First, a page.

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NVIDIA 470 Series Driver Looks Like It Will Bring OpenCL 3.0 Support

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  • #31
    Originally posted by ColdDistance View Post
    A monopoly built on one sentence I hate in computing: "It just works". OK, CUDA is better, I'm not negating that, but CUDA is a monopoly built on a proprietary technology.

    I see in the future thousands of developers crying and complaining because CUDA is a monopoly, a monopoly they fed for too many years.
    That doesn't answer my question. I'm asking what dubious business practices Nvidia did to make CUDA a monopoly. Of the things I know Nvidia did, they built finely-tuned drivers, they created very in-depth documentation, they created easy-to-use libraries for a wide range of programming languages, and they supplied many example source codes for various purposes that people could follow. How the hell is that dubious? That's what you're supposed to do when you make a product and expect people to adopt it.
    CUDA may be closed-source, but Nvidia isn't preventing anyone else from making CUDA drivers. Considering the time and money they dumped into it, they don't owe anybody else a hand. Why would Nvidia deliberately help their competitors use their product?


    Originally posted by kieffer View Post
    * Nvidia's license which forbids gamer cards to be used within datacenter (except for blockchain). Illegal in most countries anyway. Please don't come with thermal/power issues, this is another business, we know how to deal with.
    THAT is a good example of a dubious practice.
    * Claim we want ECC memory (we don't) and after we set-up an experiment to count how often those events occur (we did not find one in a year on many GPUs), they claimed their have _evidences_ but never shared the protocol with us. We are a radiation facility where creating bit-flip is even part of our business !
    lol where were you in all the arguments I've had in the past about the necessity of ECC? Trust me, there are people here who will vehemently disagree with you on this, and suggest ECC is a necessity.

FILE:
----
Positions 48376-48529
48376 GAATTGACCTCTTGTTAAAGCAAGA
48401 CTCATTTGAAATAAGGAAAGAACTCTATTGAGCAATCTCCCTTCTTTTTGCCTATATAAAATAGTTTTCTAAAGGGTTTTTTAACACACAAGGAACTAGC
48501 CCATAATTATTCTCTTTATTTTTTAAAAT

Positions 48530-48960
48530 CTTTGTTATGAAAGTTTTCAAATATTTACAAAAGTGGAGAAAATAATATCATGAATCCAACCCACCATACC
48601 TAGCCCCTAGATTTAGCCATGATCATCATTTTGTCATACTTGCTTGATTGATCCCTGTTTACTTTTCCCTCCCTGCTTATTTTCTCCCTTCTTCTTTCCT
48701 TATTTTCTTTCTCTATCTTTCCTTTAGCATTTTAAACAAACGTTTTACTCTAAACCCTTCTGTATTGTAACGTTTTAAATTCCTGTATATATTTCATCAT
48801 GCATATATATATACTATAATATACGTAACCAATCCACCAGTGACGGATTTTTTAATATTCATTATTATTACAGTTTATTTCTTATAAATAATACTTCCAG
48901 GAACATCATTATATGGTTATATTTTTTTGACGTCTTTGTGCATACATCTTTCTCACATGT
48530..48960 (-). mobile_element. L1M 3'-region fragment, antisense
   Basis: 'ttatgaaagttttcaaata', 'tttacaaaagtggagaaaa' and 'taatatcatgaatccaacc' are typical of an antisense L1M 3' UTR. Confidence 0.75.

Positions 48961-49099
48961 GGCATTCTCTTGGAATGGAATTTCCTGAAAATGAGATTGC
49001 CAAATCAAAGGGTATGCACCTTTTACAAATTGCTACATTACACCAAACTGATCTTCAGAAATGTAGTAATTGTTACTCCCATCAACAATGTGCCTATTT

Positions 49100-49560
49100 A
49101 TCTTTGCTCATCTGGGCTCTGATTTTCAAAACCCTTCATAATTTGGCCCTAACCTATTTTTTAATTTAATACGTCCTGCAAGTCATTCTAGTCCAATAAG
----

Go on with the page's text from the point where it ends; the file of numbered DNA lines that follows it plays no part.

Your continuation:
That's not to say I feel ECC isn't necessary for Quadros, but having it as an option would be nice. In either case, I don't find this to be all that dubious - Nvidia isn't about to sell an expensive product and risk bit flipping compromising their reputation.
    * twist the arm of top manager and sell DGX system when technical staff (I am part of) tells: Not more than 2 GPU per computer.
    Eh... that's kinda dubious, but that's pretty typical behavior of any business' sales team. I'm not saying Nvidia should be doing this, but if you were to get AMD GPUs, I'd be surprised if you didn't face the same sort of thing.
    Why can't we use OpenCL on ARM or PowerPC systems ? why is the driver version so restricted on those platforms ?
    Yeah, that is pretty weird. Though, it's hard to tell if that was a business decision or just a laziness issue.

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    • #32
      Originally posted by Qaridarium
      what does OpenCL 3.0 mean ???? they do openCL1.2 and claim it is 3.0 because all features are optional...
      this means openCL3 is a complet failure. Nvidia only claims to support 3.0 because they just support 1,2 and claim it is 3.0
      because they can all features are optional means they don'T support it.
      the people try openCL and end up using CUDA instead because OpenCL is complete insanity(all features are optional)...

      the only fix to this is: USE VULKAN COMPUTE....
      Vulkan compute is the only sane way to stop this insanity they (AMD/Nvidia) can't make a distiction between gaming cards and compute cards...

      to pump up the openCL number makes only sense if the features ARE NOT OPTIONAL...

      any sane person should switch from OpenCL to Vulkan right now.
      See these quotes I found in the below article "If a vendor was happy with OpenCL 1.2 but wanted a couple of extra 2.1 features, for example, then to be compliant with the specification they’d need to implement the entire 2.1 core specification; OpenCL 1.x/2.x had no mechanism for partial compliance. It was all or nothing, and a number of vendors chose “nothing.”

      and "The most recent version of the specification, OpenCL 2.2, was released back in 2017. Critically, it introduced the OpenCL C++ kernel language, finally bringing support for a more modern, object-oriented language to an API that was originally based on C. Equally critical however, three years later no one has adopted OpenCL 2.2. Not NVIDIA, not AMD, not Intel, and certainly not any embedded device manufacturer."

      https://www.anandtech.com/show/15746...ute-frameworks

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      • #33
        Originally posted by kieffer View Post
        Why can't we use OpenCL on ARM or PowerPC systems ? why is the driver version so restricted on those platforms ?